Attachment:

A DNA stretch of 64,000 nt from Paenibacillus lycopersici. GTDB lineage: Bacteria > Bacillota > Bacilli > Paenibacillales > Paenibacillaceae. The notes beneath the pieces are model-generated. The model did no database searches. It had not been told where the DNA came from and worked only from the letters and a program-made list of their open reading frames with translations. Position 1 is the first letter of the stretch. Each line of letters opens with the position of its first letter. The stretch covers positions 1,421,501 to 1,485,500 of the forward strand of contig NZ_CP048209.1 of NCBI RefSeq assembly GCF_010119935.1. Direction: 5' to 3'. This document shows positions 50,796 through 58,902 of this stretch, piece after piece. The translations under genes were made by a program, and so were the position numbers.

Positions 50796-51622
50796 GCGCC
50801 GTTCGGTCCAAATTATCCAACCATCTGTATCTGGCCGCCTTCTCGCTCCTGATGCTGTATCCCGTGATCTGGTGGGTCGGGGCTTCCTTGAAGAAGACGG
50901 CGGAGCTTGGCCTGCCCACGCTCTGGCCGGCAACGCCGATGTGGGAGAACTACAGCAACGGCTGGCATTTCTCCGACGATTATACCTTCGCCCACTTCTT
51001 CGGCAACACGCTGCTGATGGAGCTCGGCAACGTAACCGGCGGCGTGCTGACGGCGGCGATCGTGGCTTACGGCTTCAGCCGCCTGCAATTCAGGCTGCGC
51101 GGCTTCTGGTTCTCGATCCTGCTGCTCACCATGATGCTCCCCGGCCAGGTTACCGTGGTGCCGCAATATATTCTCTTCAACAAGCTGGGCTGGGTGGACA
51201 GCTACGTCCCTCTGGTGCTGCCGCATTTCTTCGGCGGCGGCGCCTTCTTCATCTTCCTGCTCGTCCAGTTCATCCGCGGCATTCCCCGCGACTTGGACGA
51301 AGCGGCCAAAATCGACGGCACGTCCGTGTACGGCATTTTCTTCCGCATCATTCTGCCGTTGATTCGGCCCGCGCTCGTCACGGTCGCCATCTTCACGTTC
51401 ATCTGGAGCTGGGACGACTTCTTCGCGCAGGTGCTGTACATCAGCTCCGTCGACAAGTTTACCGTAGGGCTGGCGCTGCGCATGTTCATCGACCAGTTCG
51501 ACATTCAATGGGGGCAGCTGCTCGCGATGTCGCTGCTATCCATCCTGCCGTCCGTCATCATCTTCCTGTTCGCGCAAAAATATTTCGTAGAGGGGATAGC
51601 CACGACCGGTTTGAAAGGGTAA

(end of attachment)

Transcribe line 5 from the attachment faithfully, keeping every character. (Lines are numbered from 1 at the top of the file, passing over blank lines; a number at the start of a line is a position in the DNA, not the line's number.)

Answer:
50901 CGGAGCTTGGCCTGCCCACGCTCTGGCCGGCAACGCCGATGTGGGAGAACTACAGCAACGGCTGGCATTTCTCCGACGATTATACCTTCGCCCACTTCTT